UK - The escrow account set up to assist the £2.7bn (€3.9bn) former Marconi pension fund after the company was broken up has emerged as a key factor in a new takeover bid.
Telent, effectively the rump of the old GEC/Marconi business, is the subject of conflicting takeover bids from Fortress Investment Group's Holmar and Polygon Investment Partners, with its pension assets seemingly a pawn on the negotiating table.
It will all come to a head at an extraordinary general meeting this Friday.
Telent said today it wants to ensure that the "circumstances surrounding" the £490m currently held in the escrow account for the pension fund are understood. And it wanted to explain why it "believes there will be no early release of such funds back to the company".
It said the account was put in place following its disposal of its equipment and international services businesses to Ericsson last October - partly to "ensure that the pension plan could meet its obligations over the long term".
"The board's view is that any release of funds from the escrow account to Telent could not happen for many years and may never be possible."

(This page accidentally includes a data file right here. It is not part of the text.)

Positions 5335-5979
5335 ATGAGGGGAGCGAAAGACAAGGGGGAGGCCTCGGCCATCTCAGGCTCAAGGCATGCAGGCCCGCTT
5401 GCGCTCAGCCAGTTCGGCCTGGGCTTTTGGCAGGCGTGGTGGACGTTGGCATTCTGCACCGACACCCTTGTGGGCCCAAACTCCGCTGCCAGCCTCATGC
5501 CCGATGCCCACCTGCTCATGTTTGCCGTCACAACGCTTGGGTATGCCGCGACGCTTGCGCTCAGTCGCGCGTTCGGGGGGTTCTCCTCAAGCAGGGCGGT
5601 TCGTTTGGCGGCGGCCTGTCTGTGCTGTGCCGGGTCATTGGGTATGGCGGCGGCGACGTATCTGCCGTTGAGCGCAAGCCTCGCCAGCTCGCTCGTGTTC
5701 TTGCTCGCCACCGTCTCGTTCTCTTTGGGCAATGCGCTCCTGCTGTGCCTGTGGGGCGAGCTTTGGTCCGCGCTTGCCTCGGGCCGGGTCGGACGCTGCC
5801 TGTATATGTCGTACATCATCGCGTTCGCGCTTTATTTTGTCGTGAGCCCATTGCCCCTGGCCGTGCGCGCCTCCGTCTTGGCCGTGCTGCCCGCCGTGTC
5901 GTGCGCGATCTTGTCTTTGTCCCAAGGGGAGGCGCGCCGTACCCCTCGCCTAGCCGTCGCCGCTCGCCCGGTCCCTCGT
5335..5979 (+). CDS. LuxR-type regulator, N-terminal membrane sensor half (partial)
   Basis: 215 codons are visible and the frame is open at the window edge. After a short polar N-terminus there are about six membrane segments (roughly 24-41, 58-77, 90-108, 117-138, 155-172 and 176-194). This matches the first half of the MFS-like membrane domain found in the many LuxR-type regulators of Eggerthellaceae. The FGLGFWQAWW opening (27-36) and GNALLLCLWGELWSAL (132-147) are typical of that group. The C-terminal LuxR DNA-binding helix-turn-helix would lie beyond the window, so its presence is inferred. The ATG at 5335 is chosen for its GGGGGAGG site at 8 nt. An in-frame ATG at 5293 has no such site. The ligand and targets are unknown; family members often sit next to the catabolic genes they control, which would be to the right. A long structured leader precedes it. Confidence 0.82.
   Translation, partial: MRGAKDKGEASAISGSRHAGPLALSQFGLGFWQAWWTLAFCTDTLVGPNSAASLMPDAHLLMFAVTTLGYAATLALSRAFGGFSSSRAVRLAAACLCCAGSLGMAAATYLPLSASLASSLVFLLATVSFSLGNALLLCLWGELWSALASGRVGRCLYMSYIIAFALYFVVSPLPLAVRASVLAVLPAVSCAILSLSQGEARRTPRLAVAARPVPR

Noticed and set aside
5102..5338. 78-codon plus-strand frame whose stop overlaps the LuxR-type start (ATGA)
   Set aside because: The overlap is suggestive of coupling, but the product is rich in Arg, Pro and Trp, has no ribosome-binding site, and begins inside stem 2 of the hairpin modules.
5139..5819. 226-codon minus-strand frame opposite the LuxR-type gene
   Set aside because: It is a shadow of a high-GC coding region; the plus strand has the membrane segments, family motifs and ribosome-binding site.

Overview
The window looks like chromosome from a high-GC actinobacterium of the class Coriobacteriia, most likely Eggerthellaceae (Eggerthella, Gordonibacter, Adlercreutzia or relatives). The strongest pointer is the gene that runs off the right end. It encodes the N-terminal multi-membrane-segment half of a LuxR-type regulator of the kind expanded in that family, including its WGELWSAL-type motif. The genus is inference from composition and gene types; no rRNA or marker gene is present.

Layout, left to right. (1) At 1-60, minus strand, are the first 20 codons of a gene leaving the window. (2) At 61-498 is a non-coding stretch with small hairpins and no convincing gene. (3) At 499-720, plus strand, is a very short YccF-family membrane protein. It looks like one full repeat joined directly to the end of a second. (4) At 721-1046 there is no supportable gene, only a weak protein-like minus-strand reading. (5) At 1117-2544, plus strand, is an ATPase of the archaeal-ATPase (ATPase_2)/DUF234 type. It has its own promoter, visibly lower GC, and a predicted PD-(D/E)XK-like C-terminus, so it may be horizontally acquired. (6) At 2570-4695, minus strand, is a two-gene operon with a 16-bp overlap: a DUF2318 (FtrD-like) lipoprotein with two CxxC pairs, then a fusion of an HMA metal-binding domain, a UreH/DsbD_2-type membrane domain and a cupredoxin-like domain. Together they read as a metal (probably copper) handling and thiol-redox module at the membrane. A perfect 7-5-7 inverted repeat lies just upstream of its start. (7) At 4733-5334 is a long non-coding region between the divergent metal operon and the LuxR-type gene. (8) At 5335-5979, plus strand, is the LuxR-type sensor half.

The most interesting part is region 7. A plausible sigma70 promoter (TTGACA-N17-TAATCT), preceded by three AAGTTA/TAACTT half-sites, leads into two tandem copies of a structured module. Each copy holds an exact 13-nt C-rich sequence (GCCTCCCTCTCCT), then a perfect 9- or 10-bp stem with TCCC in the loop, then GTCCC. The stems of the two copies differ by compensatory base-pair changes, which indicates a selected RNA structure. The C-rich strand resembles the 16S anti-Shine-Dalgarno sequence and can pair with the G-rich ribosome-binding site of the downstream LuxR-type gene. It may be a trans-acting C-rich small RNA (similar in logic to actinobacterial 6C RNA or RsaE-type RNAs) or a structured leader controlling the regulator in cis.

It pointed to legal restrictions relating to the account.
"Under the legally binding terms governing the escrow account, the funds in the escrow account can only be released to Telent if either the total of the pension plan assets and the escrow account exceed 105% of the 'buy out value' of the fund or if a buy out has been completed and surplus funds remain in the account."
"At present, the board has been advised that a buy out of the pension plan would cost in the region of £3.7bn which means that a release from the escrow account would only be possible if the cost of a buy out reduced by more than £500m."
But despite nine months of exploring this and other options there is now "no realistic prospect of this happening in the medium term".